Format: Streaming video from Amazon Prime on Fire!
I’ve never been quiet about my issues with Italian horror movies. They tend to be visually interesting but have serious issues when it comes to the plot. This is true of almost every Italian horror movie I can name, even classics like Suspiria. With Mario Bava’s Planet of the Vampires, the biggest problem is the English title of the movie. The original Italian title, Terrore nello Spazio, or “Terror in Space” is much closer to something that makes sense. What’s the problem? There isn’t a single vampire in this movie.
There are some very strange connections here, though. There is a feeling in some ways of Planet of the Vampires following a film like Forbidden Planet in a lot of ways. While the plots are very different, a lot of the shots feel like they belong in the same movie. It’s also a movie that oddly presages Alien in a lot of respects. The movie follows the very basic outer space horror movie plot—ship intercepts distress beacon—but we also get a crashed alien ship with giant corpses and a lifeform on the planet that feeds on invaders in a unique way.
Two spaceships are travelling through the reaches of space when they receive a distress signal from an unexplored planet named Aura. The two ships proceed to the planet and land, but while they are coming down to the surface, the crews become possessed of a murderous rage and start attacking each other. Only the captain of the Argos, Mark Markary (Barry Sullivan) manages to resist the urge to attack others. Eventually, the Argos lands and some of the crew go in search of the other ship, the Galliot.
Eventually, the other ship is found with no survivors. Bodies are buried, but the crew locked on the bridge cannot be reached without special tools. Markary goes back to the Argos to get them, but by the time he returns, the bodies have vanished. Back on the Argos, several killed crewmembers are seen walking around. While repair on the Argos take place, more killings occur, and a number of the bodies don’t seem willing to stay down. Eventually we’re going to figure out that the planet itself is inhabited by beings that can take over the bodies of other creatures. While this doesn’t explain all of what has happened, it certainly explains the dead bodies on the march and might have something to do with the murderous rages that occurred.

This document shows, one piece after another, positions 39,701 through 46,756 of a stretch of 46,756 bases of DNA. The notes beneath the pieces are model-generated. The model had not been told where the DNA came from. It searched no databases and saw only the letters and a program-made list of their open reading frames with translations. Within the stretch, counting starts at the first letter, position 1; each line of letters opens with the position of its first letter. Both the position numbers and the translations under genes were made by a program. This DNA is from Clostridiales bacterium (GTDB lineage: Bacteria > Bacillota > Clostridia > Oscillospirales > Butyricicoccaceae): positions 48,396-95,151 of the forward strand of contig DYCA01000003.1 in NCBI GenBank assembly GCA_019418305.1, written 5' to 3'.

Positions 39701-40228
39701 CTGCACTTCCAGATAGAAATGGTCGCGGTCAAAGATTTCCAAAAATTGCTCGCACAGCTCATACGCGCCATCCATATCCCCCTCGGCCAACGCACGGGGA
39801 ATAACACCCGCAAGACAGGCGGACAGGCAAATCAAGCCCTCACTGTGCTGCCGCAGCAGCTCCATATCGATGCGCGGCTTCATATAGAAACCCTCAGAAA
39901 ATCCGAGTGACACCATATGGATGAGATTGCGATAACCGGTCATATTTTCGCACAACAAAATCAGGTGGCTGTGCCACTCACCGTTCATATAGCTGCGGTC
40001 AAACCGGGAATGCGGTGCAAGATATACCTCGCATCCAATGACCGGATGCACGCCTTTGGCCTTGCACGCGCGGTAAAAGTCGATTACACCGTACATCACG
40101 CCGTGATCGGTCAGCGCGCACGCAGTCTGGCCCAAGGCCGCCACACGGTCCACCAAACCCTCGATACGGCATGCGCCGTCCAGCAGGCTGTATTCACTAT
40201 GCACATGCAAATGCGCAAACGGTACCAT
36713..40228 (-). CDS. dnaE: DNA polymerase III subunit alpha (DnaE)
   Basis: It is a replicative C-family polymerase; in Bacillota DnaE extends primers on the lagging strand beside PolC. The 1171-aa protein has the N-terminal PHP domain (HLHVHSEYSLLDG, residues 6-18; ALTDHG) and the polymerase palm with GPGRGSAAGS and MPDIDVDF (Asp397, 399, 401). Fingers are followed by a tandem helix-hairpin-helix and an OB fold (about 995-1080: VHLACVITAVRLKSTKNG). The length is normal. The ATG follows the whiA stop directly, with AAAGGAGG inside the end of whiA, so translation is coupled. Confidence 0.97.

Honestly, I kept expecting to see some vampires pop up. The fact that the film features walking corpses is about as close as we’re going to get for that, though, and that’s a bit disappointing. While vampires have a tendency to be trite, this is a film from more than 50 years ago, and the vampires could be a lot of fun. Instead, what we get is just something akin to zombies, and the Voodoo-related kind, not the flesh eating kind.
A lot of the problems that I have with Italian horror movies still plague this one. I find it very difficult to keep a lot of the people separated. It’s not that they all look alike, but that there aren’t a lot of distinct personalities. The entire crew of the ship is one-dimensional, and aside from hair color, there’s not a lot to tell me who one person is versus someone else. There aren’t really any distinguishing characteristics or traits for much of anyone.
Mario Bava, though, while a director who frequently seems to have problems with plotting and making a coherent story (my opinion, admittedly), was a damn good cinematography. His films all tend to look great, and this one is no different in that respect. Planet of the Vampires is art directed to hell and back, so even if it’s not always coherent, it’s at least interesting to look at.
A case in point is the uniforms, which were my favorite part of the movie. They are, admittedly, a sort of wet dream for authoritarians, but they are unlike anything else I have seen before. The extreme collars, for instance, would seem to make turning one’s head difficult, but they work for some reason. Everyone’s head looks like it’s in its own egg cup.
Honestly, I probably liked Planet of the Vampires less than most people do, but to be fair, that’s a sentence I can say of almost every Italian horror movie I have ever seen. Your mileage, of course, may vary.
Why to watch Planet of the Vampires: Cool uniforms.
Why not to watch: Based on the story, the name is ridiculous.